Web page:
The Wonders of Bhutan

There is nowhere on planet quite like the unique buddhist kingdom tucked in Himalayas, Bhutan. A land of monasteries, fortresses and dramatic topography, a Himalayan kingdom with a reputation for mystery and magic. The only nation where ultimate stress is on Gross National Happiness over Gross National Product. 

A monk in Taktsang Monastery

To me Bhutan happened rather pecularily. It was an impromptu decision which was made in less than three minutes of texting with my friend, who’s also an avid traveller just like myself. In next fifteen minutes the one way train ticket to Hasimara which is pretty close to India-Bhutan border was booked and the remaining itinerary was left to play it be ear.
Our magical journey started from the border city, Phuentsholing which is an even blend of India and Bhutan to the capital city, Thimpu . The drive was a scenic delight with arrays of exquisite landscapes, mountains so green and dainty waterfalls. The views were so beautiful and serene that we had to make multiple photography stops. 

En route we also stopped for lunch and started getting a little acquainted with Bhutanese cuisine. But we got even better orientation when we spoke with some Bhutanese cooks, running their own restaurant in Thimpu. I always knew that Bhutan holds many surprises. This a country where the rice is red and where chillies are not just a seasoning but the main ingredient. Most Bhutanese meals are formed with rice accompanied by one or two side dishes consisting of meat or vegetables. Pork, beef and chicken are the meats that are eaten most often. I tried many local delicacies such as Ema Datshi, Shamu Datshi, Shakam Pa, Paksha Pa and Momos but the winner for me is Paksha Pa (Pork cooked with spicy red chillies).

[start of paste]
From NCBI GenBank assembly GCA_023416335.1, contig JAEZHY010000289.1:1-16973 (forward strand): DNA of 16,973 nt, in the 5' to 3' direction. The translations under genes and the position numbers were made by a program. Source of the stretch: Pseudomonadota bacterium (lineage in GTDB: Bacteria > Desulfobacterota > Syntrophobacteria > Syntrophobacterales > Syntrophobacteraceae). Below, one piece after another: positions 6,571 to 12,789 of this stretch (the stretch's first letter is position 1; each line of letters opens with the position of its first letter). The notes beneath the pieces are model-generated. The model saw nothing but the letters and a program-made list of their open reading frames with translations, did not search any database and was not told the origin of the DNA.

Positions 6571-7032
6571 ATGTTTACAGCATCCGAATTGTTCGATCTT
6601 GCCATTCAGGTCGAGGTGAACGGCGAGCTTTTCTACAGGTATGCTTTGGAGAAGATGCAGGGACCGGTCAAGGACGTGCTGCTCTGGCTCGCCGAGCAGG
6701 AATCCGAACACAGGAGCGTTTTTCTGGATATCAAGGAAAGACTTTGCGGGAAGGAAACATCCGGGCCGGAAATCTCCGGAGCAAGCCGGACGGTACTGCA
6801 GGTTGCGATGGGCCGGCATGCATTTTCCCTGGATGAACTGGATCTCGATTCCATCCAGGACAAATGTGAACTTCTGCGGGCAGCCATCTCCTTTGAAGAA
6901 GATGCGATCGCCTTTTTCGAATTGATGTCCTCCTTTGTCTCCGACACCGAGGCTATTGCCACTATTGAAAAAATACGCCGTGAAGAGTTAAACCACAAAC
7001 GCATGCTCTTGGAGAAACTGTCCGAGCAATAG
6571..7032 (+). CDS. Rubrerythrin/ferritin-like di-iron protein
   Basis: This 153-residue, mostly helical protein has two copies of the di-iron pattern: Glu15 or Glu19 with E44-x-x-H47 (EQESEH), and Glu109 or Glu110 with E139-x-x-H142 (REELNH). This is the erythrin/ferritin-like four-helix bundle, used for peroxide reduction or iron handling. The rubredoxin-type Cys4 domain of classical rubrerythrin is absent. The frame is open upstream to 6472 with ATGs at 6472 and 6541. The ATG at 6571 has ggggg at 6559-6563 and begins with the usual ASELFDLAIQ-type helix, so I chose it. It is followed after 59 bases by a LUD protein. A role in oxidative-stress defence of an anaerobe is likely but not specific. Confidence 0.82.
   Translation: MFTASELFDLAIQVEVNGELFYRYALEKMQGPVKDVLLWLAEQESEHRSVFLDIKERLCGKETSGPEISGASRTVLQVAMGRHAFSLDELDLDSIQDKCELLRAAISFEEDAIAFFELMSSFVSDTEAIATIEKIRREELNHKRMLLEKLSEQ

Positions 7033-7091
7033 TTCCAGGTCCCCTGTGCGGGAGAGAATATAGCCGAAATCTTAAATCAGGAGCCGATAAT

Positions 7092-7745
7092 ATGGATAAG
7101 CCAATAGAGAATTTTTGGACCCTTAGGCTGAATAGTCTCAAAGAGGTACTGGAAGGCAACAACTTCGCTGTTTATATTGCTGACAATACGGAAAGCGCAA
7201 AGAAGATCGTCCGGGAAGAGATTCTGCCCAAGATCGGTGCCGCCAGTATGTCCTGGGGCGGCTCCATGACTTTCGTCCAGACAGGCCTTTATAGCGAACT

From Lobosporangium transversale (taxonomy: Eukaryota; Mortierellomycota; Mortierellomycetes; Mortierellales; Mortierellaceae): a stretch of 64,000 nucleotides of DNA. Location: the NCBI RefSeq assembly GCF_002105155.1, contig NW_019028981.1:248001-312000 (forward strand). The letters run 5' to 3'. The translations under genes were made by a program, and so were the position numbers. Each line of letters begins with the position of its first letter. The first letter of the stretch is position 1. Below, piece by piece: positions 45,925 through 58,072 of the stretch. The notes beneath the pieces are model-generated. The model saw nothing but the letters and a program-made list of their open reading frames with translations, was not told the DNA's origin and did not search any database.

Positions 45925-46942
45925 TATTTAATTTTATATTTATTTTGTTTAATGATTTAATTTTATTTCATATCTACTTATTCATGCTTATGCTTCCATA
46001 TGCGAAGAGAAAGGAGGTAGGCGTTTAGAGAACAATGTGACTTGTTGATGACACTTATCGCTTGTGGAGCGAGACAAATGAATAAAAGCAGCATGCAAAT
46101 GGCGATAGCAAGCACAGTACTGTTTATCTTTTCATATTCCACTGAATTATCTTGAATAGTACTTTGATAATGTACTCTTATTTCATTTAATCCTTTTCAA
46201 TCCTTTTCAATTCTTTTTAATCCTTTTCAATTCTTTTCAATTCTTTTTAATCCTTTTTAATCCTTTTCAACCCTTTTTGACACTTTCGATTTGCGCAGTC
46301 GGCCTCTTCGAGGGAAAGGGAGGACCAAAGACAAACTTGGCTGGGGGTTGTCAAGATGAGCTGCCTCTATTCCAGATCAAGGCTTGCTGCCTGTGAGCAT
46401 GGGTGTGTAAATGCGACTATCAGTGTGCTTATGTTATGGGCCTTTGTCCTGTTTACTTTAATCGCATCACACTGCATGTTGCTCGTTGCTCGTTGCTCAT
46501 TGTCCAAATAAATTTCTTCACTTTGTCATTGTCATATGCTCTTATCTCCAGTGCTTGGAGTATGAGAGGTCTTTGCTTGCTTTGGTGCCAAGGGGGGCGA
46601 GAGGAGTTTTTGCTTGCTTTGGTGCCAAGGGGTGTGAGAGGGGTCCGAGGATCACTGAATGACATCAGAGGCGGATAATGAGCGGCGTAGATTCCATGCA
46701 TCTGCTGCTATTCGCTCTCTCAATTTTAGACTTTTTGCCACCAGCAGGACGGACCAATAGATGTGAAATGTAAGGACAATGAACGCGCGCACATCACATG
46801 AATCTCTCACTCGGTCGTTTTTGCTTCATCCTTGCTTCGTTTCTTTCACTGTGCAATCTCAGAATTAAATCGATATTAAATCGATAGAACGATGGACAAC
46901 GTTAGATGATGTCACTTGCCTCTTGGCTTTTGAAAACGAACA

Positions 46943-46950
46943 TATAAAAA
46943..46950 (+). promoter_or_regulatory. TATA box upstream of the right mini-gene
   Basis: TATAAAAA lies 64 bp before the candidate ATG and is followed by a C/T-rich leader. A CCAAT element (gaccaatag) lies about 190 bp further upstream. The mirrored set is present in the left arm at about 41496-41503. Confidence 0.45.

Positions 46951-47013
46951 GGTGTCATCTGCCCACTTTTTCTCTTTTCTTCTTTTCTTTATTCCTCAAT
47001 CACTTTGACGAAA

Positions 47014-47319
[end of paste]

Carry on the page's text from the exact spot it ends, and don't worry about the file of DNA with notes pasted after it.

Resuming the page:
One thing I realized after spending merely an evening in Thimpu that I have never come across such engaging and friendly people than Bhutanese. We walked into some amusing handicraft shops, lively restaurants and cafe’s, had many pleasant and engrossing conversations with strangers who didn’t strike to me as strangers at all. I got a glimpse of the music scene of Bhutan when I met a group of young people jamming in a restaurant. I could not resist to join them and they were more than happy to play requests be it their local folk in Dzongkha, English songs or even Bollywood music. 

A conversation with students of art school of Thimpu

Next day, after getting a little flavor of Bhuthanese food, music, and culture we moved on for some more site-seeing. We went to see Buddha Dordenma which is the tallest sitting Buddha in the world, placed on a hill overlooking Thimphu with great views. Walking the streets is one of the simplest ways to see and understand Thimphu but to get an interesting glimpse into rural Bhutan life a visit to Folk Heritage Museum is must.  A restored three-storey, taipa and timber building replicating a traditional farmhouse and is furnished as it would have been about a century ago. Next was Choki traditional art school which is a stone throw from the museum that gave me a great opportunity for an introduction into traditional Bhutanese art and handicrafts. I had a very nice interaction with the students who were very enthusiastic about learning and refining their skills. This school provides talented children from underprivileged backgrounds with training in the traditional arts, to allow them to better their lives with employment. Certainly worth a trip out here, and your purchases support a good cause. Next, we performed koras (rounds) with locals around beautiful Memorial Chorten followed by a visit to Taschichho Dzong. This building with a peculiar style of Bhutanese architecture, extensive use of Wood with intricate details and carvings, painted with bright colors to perfection.